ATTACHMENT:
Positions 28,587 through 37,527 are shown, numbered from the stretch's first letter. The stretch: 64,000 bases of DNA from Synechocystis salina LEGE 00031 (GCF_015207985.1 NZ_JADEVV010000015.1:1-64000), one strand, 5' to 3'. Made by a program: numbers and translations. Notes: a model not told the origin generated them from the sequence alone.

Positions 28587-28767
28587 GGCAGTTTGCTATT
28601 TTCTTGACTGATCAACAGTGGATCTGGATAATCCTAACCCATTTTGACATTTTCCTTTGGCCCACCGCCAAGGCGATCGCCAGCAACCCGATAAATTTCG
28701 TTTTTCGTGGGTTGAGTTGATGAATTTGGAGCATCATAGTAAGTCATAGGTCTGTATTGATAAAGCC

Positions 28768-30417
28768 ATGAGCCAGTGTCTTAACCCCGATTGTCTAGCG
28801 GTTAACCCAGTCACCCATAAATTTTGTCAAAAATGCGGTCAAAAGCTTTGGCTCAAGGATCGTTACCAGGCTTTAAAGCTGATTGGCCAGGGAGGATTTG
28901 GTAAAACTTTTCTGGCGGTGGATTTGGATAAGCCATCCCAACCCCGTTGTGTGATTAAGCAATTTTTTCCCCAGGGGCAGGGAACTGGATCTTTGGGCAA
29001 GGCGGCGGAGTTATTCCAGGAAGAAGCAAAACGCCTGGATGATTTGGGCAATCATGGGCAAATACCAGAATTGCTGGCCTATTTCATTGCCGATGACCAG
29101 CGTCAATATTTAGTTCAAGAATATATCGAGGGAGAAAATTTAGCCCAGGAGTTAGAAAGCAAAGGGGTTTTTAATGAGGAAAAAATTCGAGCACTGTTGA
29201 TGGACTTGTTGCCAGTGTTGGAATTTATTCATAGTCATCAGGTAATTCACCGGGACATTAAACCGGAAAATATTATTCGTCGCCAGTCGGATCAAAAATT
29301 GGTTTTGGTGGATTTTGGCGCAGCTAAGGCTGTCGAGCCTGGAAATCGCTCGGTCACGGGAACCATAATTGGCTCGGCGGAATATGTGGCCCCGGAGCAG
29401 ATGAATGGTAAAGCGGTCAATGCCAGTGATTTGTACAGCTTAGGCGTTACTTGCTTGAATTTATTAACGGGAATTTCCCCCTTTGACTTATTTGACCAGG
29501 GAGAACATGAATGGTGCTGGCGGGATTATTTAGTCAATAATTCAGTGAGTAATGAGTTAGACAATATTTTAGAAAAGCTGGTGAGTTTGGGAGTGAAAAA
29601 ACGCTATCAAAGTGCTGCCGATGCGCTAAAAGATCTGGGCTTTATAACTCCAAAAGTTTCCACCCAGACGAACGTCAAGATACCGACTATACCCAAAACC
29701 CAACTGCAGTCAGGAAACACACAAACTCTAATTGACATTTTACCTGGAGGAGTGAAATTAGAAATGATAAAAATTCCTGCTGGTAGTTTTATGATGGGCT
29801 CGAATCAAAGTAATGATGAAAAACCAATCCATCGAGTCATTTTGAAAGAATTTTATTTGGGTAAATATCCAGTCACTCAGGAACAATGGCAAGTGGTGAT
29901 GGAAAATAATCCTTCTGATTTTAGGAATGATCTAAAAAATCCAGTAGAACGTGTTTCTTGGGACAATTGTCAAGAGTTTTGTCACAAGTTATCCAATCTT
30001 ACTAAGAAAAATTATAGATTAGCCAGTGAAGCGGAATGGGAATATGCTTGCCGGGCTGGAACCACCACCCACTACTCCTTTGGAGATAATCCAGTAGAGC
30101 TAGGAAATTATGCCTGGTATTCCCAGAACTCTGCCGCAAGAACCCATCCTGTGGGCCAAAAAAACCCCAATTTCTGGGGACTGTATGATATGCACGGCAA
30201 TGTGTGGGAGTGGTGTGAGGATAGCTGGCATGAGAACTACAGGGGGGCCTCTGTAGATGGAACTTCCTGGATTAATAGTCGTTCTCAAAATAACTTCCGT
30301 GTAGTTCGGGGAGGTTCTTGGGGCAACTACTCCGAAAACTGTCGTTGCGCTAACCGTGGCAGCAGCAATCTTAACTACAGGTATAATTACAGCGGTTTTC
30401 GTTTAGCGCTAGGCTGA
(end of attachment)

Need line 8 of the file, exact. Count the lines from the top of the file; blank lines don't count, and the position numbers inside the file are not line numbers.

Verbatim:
28801 GTTAACCCAGTCACCCATAAATTTTGTCAAAAATGCGGTCAAAAGCTTTGGCTCAAGGATCGTTACCAGGCTTTAAAGCTGATTGGCCAGGGAGGATTTG